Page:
Our first stop was to chat with another member who was heading home with his bag of garden goodies. He encouraged us all to share in his bounty, so we lightened his load and thanked him kindly. You know it's going to be a good tour when you're offered free tomatoes!

Tomatoes are certainly king of the summer garden. Just look at these beauties!

There were lots of gorgeous tomatoes, but none compared with this diminutive beauty. Blue indigo cherry tomato is on my future plant list! 

All of this swooning over garden fresh tomatoes caused me to get a little ahead of myself. Let me start at the beginning.

I was recently invited to tour the Sun City Organic Garden in Georgetown by fellow gardener, Richard Bucho. During a subsequent phone interview with Randall Brown, the Horticulture Club President, I learned that the community garden has 265 garden plots. Most plots are 4 by 25 foot raised beds and each bed has it's own water spigot, which is a very nice feature.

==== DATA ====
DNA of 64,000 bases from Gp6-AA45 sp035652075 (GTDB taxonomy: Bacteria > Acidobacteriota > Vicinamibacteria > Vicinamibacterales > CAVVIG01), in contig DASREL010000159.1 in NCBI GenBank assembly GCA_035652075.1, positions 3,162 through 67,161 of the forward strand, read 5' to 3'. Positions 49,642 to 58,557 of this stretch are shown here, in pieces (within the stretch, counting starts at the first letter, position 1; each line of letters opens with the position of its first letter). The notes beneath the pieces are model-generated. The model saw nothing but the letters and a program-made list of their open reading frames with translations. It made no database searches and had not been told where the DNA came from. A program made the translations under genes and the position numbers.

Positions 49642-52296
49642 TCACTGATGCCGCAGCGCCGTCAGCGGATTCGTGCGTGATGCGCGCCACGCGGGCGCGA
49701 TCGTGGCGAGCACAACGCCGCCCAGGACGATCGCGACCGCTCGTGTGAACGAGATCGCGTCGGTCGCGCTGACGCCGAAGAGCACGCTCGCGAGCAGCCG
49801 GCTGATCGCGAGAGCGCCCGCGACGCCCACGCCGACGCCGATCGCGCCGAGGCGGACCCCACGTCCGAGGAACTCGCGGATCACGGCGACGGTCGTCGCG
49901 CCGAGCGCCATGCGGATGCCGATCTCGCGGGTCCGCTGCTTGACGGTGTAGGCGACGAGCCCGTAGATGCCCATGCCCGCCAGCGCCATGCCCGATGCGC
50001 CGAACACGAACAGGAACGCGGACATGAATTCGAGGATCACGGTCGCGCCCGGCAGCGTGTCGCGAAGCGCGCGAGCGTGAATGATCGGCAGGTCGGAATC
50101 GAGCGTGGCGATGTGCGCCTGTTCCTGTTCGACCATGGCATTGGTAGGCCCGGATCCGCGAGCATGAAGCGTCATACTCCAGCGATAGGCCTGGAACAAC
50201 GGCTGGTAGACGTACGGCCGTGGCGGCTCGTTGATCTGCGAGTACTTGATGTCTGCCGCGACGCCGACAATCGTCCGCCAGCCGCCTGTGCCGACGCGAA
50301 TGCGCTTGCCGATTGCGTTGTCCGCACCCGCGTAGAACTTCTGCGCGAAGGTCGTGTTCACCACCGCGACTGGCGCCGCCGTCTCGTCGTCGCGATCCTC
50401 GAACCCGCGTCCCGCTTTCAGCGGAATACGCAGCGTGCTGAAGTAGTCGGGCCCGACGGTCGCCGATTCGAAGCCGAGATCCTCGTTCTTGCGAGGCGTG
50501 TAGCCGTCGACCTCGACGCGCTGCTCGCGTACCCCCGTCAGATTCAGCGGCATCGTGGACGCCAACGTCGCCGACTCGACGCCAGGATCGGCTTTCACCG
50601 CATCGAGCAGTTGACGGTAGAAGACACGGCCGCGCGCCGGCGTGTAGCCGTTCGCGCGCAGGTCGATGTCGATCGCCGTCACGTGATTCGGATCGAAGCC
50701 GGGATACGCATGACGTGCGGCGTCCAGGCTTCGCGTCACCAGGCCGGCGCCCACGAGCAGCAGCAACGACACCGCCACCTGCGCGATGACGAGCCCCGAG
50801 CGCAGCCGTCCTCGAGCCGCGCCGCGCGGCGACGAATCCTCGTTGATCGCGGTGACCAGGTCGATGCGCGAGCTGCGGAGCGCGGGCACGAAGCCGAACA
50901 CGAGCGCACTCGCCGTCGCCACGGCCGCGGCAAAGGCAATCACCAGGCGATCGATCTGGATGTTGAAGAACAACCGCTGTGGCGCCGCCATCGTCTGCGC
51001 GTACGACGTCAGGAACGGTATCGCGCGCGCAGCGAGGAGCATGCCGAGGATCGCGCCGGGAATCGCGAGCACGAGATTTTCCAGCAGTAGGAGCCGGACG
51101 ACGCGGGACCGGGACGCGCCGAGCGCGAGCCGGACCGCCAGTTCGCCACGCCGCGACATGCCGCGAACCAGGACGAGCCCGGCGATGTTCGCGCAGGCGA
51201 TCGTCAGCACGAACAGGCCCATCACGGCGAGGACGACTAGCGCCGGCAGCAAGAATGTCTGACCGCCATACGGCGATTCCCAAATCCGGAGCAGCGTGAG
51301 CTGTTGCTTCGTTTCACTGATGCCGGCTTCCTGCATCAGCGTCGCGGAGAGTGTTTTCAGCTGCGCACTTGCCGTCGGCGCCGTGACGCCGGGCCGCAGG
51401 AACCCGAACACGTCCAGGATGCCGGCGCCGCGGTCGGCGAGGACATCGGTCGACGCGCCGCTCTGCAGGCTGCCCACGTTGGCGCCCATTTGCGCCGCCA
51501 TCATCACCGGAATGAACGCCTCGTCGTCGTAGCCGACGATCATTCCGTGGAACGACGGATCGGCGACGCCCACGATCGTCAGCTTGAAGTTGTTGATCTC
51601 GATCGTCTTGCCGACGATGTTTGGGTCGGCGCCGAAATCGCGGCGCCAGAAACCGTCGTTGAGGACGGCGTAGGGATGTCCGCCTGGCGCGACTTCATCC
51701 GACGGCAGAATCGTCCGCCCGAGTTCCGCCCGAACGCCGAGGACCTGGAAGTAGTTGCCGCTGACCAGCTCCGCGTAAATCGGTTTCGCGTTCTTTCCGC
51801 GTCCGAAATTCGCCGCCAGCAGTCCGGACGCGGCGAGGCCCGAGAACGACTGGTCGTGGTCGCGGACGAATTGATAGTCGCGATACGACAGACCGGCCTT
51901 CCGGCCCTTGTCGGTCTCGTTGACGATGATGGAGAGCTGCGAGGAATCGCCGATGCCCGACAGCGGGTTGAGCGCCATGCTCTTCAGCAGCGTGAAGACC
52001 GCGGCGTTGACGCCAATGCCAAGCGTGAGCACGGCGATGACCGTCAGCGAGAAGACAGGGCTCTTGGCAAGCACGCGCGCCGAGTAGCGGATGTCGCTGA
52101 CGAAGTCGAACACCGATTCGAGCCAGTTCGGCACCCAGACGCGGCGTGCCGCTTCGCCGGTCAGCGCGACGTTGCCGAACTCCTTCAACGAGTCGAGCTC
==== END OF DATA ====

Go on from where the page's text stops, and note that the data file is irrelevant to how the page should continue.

Membership is $25 per year and includes water, tools, horse manure, sand and crushed granite. What a deal!

A one time fee of $225 is assessed on new members. According to Randall, the one time fee initially paid for all the cinder blocks used to construct the beds, but is now used for improvements such as their fabulous barn and water collection system. 

Two 2,500 gallon water tanks collect water from the barn roof, while a third tank collects water from the greenhouse.

The open air tool shed behind the barn is totally amazing! Pretty incredible, right! Any garden with this many shovels surely means business.

Don't forget to cleanup at this adorable sink wagon. I want one!

This garden is huge and we had a great time winding our way up and down the isles checking out what everyone was growing.